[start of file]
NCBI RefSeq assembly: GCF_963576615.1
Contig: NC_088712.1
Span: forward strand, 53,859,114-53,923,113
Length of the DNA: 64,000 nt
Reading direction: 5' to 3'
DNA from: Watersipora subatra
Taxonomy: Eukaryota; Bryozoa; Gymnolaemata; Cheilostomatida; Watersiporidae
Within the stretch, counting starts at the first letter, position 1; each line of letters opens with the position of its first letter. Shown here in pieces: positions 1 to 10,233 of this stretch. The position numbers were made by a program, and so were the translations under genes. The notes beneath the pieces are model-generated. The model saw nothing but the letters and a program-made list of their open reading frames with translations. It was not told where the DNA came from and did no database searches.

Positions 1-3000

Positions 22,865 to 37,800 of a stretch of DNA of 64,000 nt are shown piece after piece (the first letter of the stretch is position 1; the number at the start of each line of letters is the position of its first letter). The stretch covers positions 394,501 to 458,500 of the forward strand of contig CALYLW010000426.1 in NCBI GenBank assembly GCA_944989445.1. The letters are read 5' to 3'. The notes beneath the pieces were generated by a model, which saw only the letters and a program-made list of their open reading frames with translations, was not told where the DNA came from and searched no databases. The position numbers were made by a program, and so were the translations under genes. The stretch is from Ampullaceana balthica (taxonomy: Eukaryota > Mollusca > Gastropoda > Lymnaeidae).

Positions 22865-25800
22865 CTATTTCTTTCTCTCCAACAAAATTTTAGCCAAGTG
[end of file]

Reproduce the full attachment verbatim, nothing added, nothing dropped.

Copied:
NCBI RefSeq assembly: GCF_963576615.1
Contig: NC_088712.1
Span: forward strand, 53,859,114-53,923,113
Length of the DNA: 64,000 nt
Reading direction: 5' to 3'
DNA from: Watersipora subatra
Taxonomy: Eukaryota; Bryozoa; Gymnolaemata; Cheilostomatida; Watersiporidae
Within the stretch, counting starts at the first letter, position 1; each line of letters opens with the position of its first letter. Shown here in pieces: positions 1 to 10,233 of this stretch. The position numbers were made by a program, and so were the translations under genes. The notes beneath the pieces are model-generated. The model saw nothing but the letters and a program-made list of their open reading frames with translations. It was not told where the DNA came from and did no database searches.

Positions 1-3000

Positions 22,865 to 37,800 of a stretch of DNA of 64,000 nt are shown piece after piece (the first letter of the stretch is position 1; the number at the start of each line of letters is the position of its first letter). The stretch covers positions 394,501 to 458,500 of the forward strand of contig CALYLW010000426.1 in NCBI GenBank assembly GCA_944989445.1. The letters are read 5' to 3'. The notes beneath the pieces were generated by a model, which saw only the letters and a program-made list of their open reading frames with translations, was not told where the DNA came from and searched no databases. The position numbers were made by a program, and so were the translations under genes. The stretch is from Ampullaceana balthica (taxonomy: Eukaryota > Mollusca > Gastropoda > Lymnaeidae).

Positions 22865-25800
22865 CTATTTCTTTCTCTCCAACAAAATTTTAGCCAAGTG